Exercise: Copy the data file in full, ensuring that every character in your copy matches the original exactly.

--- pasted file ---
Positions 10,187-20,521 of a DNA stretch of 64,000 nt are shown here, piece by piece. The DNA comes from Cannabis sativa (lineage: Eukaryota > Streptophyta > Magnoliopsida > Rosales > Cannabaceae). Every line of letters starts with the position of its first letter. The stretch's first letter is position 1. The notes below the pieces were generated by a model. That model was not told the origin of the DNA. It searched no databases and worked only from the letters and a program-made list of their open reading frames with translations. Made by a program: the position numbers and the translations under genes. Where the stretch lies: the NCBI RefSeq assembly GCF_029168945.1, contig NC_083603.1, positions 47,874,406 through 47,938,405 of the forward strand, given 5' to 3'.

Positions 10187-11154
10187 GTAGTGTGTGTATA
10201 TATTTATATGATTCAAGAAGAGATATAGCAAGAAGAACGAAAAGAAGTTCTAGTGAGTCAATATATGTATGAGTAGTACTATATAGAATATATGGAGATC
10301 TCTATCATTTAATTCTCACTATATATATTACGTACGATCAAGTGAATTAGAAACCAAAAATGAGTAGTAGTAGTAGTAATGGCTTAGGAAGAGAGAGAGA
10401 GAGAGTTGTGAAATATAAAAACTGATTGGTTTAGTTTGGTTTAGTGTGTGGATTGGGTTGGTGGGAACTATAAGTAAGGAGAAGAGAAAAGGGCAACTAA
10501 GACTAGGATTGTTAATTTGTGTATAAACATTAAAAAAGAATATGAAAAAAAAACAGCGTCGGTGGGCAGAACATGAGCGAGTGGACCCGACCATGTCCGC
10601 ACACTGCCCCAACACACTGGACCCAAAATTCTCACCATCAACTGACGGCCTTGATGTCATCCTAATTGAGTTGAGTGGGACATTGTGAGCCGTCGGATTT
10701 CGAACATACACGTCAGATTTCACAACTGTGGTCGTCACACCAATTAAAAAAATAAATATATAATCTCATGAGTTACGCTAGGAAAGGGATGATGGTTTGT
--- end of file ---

Positions 10,187-20,521 of a DNA stretch of 64,000 nt are shown here, piece by piece. The DNA comes from Cannabis sativa (lineage: Eukaryota > Streptophyta > Magnoliopsida > Rosales > Cannabaceae). Every line of letters starts with the position of its first letter. The stretch's first letter is position 1. The notes below the pieces were generated by a model. That model was not told the origin of the DNA. It searched no databases and worked only from the letters and a program-made list of their open reading frames with translations. Made by a program: the position numbers and the translations under genes. Where the stretch lies: the NCBI RefSeq assembly GCF_029168945.1, contig NC_083603.1, positions 47,874,406 through 47,938,405 of the forward strand, given 5' to 3'.

Positions 10187-11154
10187 GTAGTGTGTGTATA
10201 TATTTATATGATTCAAGAAGAGATATAGCAAGAAGAACGAAAAGAAGTTCTAGTGAGTCAATATATGTATGAGTAGTACTATATAGAATATATGGAGATC
10301 TCTATCATTTAATTCTCACTATATATATTACGTACGATCAAGTGAATTAGAAACCAAAAATGAGTAGTAGTAGTAGTAATGGCTTAGGAAGAGAGAGAGA
10401 GAGAGTTGTGAAATATAAAAACTGATTGGTTTAGTTTGGTTTAGTGTGTGGATTGGGTTGGTGGGAACTATAAGTAAGGAGAAGAGAAAAGGGCAACTAA
10501 GACTAGGATTGTTAATTTGTGTATAAACATTAAAAAAGAATATGAAAAAAAAACAGCGTCGGTGGGCAGAACATGAGCGAGTGGACCCGACCATGTCCGC
10601 ACACTGCCCCAACACACTGGACCCAAAATTCTCACCATCAACTGACGGCCTTGATGTCATCCTAATTGAGTTGAGTGGGACATTGTGAGCCGTCGGATTT
10701 CGAACATACACGTCAGATTTCACAACTGTGGTCGTCACACCAATTAAAAAAATAAATATATAATCTCATGAGTTACGCTAGGAAAGGGATGATGGTTTGT